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Prov Blog

Social Justice Month
Aug 14, 2017

Note from editor: Each month, we highlight a partnership, ministry, or topic on the Prov Blog. During the month of August, join us as we hear real stories about social justice, and learn how you can play a part in seeking Kingdom Justice in the world, leading up to Freedom Sunday on September 24th. 

I first encountered human trafficking in the Middle East, and I still was not sure if what I saw was human trafficking for many months.

An all-too-common practice in the Middle East is to hire East Asian woman as house maids. The women live with the their employers, and often the families that hire them become their whole lives. Some of the best families treat their maid like another family member, allowing them to eat at the table, celebrate birthdays, and enjoy going shopping. But even in the nicest of homes they are the only one cleaning, cooking, and caring for the home. The worst of the homes, the family takes the passport from the maid, claiming that it is for their own safety. The families themselves believe these women are incapable of taking care of themselves, and need to be in bondage to survive. They don’t have a room, are not acknowledged by name, and forced to work beyond their capacity, with no end in sight.

My only encounter with this nameless East Asian woman was in the home of a wealthy family in the Middle East. She was on the floor sleeping on a thin cot too small for her, in the corner of a dark kitchen. No one acknowledged her, but rather brushed off her presence. I looked at her and did all I could at the time, I prayed.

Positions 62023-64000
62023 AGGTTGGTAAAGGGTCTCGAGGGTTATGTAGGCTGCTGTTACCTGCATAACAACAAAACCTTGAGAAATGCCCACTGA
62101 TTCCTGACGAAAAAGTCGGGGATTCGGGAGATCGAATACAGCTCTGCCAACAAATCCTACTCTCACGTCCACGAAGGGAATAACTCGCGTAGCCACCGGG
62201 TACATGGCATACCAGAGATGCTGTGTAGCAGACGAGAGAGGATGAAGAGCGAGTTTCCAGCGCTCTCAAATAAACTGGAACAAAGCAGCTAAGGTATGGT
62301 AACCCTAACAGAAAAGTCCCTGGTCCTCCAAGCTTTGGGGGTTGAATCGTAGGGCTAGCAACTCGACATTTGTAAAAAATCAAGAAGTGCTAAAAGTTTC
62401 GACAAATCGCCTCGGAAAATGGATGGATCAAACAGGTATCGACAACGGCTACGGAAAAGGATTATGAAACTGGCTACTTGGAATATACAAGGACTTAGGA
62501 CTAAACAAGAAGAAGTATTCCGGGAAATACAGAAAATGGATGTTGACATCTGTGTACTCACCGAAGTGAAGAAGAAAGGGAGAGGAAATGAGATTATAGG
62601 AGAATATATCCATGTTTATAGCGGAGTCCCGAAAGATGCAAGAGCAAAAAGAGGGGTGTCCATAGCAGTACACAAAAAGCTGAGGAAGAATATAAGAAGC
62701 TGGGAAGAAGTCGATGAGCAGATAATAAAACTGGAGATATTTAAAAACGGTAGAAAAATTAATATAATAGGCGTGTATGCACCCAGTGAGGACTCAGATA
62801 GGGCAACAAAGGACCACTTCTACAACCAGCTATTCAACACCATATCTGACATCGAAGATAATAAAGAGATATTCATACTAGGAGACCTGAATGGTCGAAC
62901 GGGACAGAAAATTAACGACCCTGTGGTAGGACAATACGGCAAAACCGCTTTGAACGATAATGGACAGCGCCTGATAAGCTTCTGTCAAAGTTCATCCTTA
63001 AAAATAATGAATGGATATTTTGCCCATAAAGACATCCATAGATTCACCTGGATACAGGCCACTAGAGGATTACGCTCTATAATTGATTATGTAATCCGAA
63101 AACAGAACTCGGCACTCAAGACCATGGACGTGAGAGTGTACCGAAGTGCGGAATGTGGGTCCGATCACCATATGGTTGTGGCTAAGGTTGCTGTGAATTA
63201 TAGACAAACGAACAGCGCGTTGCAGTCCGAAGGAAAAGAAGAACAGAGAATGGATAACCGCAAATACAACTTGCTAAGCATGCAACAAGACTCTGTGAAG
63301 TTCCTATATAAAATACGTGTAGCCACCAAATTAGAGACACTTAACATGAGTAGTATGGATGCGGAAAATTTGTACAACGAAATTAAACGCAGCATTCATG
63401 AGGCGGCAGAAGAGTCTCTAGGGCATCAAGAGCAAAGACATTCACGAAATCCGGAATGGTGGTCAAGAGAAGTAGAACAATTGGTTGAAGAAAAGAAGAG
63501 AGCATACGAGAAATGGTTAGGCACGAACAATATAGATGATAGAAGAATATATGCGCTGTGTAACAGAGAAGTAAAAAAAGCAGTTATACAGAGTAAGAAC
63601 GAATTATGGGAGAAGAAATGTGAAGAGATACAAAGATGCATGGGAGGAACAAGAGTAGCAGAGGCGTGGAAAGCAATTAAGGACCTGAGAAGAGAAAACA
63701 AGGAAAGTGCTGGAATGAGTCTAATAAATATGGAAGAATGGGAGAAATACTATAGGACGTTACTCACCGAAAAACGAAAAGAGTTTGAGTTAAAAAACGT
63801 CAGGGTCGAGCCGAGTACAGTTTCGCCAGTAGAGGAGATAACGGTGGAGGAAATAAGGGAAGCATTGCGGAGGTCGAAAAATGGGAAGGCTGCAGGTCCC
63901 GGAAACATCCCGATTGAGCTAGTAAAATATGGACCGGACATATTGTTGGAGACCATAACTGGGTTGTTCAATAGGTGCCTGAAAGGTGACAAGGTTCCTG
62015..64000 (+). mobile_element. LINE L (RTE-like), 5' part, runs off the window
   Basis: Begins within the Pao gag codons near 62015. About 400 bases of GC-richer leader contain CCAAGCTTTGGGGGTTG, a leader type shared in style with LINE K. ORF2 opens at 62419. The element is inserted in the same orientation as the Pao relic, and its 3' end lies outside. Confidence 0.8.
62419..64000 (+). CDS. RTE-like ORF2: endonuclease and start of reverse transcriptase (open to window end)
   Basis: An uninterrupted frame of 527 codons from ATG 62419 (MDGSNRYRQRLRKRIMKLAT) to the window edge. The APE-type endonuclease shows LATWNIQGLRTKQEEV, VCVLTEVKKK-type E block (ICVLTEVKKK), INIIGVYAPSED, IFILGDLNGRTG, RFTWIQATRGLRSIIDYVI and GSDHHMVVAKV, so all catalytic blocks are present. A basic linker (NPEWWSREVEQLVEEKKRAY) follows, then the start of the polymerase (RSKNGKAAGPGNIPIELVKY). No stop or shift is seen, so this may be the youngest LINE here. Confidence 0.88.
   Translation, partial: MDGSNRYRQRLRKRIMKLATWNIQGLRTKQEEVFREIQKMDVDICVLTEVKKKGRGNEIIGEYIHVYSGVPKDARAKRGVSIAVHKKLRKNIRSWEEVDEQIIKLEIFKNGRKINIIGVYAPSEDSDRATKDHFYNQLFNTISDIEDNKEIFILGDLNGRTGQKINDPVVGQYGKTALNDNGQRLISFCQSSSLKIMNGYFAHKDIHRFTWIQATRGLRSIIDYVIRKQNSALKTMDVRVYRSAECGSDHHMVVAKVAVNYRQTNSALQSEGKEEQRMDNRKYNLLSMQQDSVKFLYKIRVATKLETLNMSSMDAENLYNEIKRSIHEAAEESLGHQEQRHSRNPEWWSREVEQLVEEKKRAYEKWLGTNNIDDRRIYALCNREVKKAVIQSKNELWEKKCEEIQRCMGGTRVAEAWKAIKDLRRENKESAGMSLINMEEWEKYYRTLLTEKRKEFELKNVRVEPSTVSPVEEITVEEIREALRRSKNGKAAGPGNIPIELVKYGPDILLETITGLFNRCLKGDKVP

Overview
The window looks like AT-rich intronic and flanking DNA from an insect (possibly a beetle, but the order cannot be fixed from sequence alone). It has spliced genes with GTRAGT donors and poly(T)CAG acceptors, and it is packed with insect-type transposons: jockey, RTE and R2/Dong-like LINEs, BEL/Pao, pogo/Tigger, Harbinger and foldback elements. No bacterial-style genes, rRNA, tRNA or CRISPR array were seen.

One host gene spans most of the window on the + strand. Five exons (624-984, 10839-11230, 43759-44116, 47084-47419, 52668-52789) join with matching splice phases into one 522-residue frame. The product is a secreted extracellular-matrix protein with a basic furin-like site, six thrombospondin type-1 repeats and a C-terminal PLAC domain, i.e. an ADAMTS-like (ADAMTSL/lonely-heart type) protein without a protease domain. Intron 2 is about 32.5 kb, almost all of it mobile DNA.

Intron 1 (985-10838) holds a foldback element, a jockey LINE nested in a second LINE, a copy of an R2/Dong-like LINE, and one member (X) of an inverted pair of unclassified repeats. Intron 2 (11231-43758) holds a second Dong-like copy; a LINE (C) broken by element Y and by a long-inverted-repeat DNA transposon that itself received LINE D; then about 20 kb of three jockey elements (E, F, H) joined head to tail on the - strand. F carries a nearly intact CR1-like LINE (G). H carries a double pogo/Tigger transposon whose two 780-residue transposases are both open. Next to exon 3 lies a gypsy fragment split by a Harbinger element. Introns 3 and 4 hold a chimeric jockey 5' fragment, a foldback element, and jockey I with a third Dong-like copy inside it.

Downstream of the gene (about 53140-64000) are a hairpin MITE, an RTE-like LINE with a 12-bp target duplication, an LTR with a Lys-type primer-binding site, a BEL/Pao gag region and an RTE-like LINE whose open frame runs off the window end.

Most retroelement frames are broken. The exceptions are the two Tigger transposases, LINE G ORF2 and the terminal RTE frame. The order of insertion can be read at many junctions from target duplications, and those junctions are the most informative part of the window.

This specific instance was surrounded by debate about what was willful employment and what was bondage, and this girl was caught in between. Disagreement over what was ‘good’ for the house maid and what was dangerous was deeply discussed in social circles. To her employers freedom was dangerous, but to her the home was her prison in which she wasn’t even allowing her to live. But the young maid was suffering whether or not we knew her whole story, or the reasons for her slavery.

Human trafficking is defined internationally as recruiting, harboring, transporting, providing, or obtaining a person for labor or commercial sex acts through force, fraud or coercion. This is exactly what Middle Eastern society lives with every day, and this is exactly what is around us in the US and most of the world. Most attention for human trafficking is sex slavery, which is indeed a horrid crime. But the most prevalent form of human trafficking around the world is through labor trafficking. It is in the US, not only through the use of forced labor, but purchasing goods made through forced labor around the world.

This East Asian maid opened my eyes to the horrors that can come out of poverty and desperation for money - she could have been bought, sold, or even willfully put herself into slavery. She has a story, and it is similar to so many others whose lives are no longer their own. Who are unsafe, uncared for, and hopeless. Individuals in factories, producing goods for cheap exports are facing similar horrors every day.

With every purchase there is a story, behind every good is an assembly line of people that may be forced labor or child labor. They have stories, faces, and souls for which Christ died. We cannot know everyone’s stories, every face, or every reason human trafficking takes place. But we can do our part to prevent trafficking, and to share Christ’s love with those who have been harmed by it.


Some tangible ways to act:

  1. Pray for human trafficking victims. Christ knows their faces, names, and stories. We can lift them up to our Creator and Redeemer, asking for them to be saved, both from earthly bondage but also from the bondage of sin into salvation and complete freedom.